The franchise’s latest series on Disney+ sticks to the story but flushes a lot of the usual trappings out the airlock.

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Diego Luna (right, with Stellan Skarsgard) reprises the role of Cassian Andor in “Andor,” arriving Wednesday on Disney+

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As the big science-fiction and superhero franchises have proliferated, their mantra has been that television is a place for diversification and creative freedom

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to do something different, within reason. Hence Marvel’s strenuously meta “WandaVision” or Paramount’s goofy, animated “Star Trek: Lower Decks.”

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“Andor,” the most up-to-date collection within the “Star Wars” universe (premiering Wednesday on Disney+), doesn’t take one of those hard detours.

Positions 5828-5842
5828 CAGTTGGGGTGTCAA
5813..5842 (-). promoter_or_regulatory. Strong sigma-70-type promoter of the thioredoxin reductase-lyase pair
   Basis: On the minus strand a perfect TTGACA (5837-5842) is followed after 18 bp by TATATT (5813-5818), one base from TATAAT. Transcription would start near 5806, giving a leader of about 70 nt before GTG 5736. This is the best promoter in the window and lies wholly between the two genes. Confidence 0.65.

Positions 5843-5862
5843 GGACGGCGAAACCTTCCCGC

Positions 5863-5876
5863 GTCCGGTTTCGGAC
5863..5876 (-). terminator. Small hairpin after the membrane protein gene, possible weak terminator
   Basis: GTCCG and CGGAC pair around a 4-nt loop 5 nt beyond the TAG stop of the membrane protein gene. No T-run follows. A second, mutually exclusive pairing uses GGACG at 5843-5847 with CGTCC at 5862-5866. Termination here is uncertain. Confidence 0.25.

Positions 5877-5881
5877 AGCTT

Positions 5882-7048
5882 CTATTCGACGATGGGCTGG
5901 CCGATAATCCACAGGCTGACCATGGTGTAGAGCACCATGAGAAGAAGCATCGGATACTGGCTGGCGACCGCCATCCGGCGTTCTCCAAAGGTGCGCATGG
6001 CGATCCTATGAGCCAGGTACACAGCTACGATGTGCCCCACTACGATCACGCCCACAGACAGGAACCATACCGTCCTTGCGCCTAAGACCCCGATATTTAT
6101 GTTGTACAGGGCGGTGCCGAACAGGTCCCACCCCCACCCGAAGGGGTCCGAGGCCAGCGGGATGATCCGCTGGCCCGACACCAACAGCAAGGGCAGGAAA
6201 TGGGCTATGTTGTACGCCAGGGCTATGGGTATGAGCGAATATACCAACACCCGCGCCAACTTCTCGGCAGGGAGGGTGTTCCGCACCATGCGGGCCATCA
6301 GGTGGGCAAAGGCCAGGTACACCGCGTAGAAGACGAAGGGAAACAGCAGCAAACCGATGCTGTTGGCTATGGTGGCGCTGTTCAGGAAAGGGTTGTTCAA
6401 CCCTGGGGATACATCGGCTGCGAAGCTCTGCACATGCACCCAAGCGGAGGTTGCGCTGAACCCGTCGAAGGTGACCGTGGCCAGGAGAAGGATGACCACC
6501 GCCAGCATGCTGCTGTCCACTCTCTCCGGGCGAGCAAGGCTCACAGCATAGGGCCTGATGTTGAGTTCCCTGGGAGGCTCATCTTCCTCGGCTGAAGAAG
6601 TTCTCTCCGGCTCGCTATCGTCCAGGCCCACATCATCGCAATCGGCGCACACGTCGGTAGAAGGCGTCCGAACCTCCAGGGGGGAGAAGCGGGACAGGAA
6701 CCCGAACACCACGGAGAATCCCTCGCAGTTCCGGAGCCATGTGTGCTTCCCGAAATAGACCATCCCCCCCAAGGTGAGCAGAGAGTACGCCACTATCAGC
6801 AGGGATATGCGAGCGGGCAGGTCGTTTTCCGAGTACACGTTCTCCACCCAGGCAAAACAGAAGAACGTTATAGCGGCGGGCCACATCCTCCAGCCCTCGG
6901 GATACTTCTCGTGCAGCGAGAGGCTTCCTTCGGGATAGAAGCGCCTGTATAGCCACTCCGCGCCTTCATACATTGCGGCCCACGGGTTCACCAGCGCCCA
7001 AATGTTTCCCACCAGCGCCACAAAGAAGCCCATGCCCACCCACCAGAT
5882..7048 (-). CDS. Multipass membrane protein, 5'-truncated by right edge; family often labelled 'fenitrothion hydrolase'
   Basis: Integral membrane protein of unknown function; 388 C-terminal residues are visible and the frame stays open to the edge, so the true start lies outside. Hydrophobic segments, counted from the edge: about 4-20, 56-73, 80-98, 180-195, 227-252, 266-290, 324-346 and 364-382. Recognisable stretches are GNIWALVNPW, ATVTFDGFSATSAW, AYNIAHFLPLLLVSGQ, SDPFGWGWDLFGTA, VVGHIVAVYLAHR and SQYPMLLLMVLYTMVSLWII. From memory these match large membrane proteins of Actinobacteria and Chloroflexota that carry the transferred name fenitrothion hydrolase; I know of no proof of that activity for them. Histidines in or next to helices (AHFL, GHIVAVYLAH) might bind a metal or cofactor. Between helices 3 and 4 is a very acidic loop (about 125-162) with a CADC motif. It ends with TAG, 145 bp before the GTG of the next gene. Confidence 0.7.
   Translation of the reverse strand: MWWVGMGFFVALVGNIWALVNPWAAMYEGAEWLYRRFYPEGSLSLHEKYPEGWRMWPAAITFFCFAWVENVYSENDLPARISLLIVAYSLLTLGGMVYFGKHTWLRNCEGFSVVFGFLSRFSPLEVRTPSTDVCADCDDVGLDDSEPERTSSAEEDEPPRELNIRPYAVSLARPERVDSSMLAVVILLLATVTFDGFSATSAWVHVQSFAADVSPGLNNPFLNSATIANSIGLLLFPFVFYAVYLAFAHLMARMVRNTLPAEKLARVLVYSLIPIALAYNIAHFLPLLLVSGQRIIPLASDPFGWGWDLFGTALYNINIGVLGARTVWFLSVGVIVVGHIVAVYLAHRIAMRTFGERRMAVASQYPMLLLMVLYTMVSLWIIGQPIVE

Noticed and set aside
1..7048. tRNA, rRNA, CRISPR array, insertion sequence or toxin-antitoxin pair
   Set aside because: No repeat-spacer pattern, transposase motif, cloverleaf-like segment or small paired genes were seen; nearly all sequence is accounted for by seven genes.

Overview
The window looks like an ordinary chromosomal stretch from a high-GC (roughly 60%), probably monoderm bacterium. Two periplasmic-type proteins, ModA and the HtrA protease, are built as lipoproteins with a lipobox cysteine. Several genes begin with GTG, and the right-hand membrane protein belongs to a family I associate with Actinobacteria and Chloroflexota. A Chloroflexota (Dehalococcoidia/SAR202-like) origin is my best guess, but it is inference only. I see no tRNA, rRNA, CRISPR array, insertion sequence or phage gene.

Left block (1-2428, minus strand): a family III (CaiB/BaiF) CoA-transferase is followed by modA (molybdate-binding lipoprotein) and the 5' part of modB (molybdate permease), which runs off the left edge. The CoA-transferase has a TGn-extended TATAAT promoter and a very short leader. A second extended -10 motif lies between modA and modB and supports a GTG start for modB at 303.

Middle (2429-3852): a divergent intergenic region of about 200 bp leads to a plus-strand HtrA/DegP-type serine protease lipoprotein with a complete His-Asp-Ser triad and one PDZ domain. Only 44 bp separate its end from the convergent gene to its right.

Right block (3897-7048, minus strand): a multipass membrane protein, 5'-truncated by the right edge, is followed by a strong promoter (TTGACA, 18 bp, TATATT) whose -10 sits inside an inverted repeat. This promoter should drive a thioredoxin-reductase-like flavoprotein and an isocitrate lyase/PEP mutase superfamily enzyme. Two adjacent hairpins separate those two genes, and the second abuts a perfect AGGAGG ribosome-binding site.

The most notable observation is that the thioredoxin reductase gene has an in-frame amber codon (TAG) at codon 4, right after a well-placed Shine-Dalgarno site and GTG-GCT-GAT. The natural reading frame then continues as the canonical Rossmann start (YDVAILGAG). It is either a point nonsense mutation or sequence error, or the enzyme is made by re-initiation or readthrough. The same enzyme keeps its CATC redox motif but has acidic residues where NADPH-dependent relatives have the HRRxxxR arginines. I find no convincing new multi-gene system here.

But it’s different in its own way. In the four (of 12) episodes available for review, it continually feels as if the people who made it like a lot of things

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“Blade Runner,” “Avatar,” “Casablanca,” Vietnam War metaphors — better than they like “Star Wars.”

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It’s common of “Star Wars” initiatives that the quality performances tend to be given by using robots.

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 That was the case in “Rogue One,” in which the hulking struggle droid voiced by way of Alan Tudyk became the pleasant reason to look at.

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“Andor” has a small, decrepit, R2-D2-like figure named B2EMO, voiced by Dave Chapman and sort of a cross between a toolbox and a shop vac.

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